I know some of you might say I don’t go far enough. Maybe people who are sick shouldn’t ride the subways at all. In an ideal world, they would stay home and recuperate. But when a sick day isn’t an option, the rest of us on a packed subway car shouldn’t have to suffer as well.



14 Responses to “Underground Ethics: Coughing in the age of Swine Flu”

  1. Evan says:

    I agree. People need to be more aware.

    I was sitting next to a fellow who kept sneezing with out covering his nose and mouth. I politely offered him a tissue…which was refused. Luckily I have a pretty strong immune system but it was just gross.

  2. Mike HC says:

    People do need to cover their mouths when they cough no matter where they are. It is just common courtesy.

    But how much does that actually help in the long run? The “germs” will land in the persons hand, which will then touch the handles in the subway, or will touch the seat, railings, etc … Once the germs are released, whether they are on someones hand, or out in the air, they are out. It is unavoidable, short of sneezing into an almost airtight container, then quickly closing it, which would be ridiculous.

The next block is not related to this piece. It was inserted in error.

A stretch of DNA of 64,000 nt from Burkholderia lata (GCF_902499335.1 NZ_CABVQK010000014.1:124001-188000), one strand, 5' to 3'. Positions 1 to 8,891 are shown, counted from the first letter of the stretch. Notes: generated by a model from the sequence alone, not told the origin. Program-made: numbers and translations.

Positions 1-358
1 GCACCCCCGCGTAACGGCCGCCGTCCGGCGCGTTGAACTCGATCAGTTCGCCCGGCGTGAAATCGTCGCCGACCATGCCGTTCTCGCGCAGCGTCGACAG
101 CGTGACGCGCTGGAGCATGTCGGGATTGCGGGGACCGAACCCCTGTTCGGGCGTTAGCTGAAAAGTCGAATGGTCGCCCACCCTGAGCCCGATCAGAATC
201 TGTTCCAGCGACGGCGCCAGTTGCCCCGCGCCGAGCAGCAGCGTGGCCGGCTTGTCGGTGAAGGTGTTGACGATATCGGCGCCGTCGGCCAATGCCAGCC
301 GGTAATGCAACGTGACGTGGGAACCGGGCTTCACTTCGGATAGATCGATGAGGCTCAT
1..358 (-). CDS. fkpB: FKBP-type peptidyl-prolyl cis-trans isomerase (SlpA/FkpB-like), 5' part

Really funny story though. The exaggerated swine flu fears are making women come to blows! You gotta love this stuff!

    PS … I have access to flu shots and swine flu shots but still opt not to take them. God only knows what you are allowing these people to inject into you. I hope I don’t get burned by my decision, but I am just not that trustworthy.

  3. Marsha says: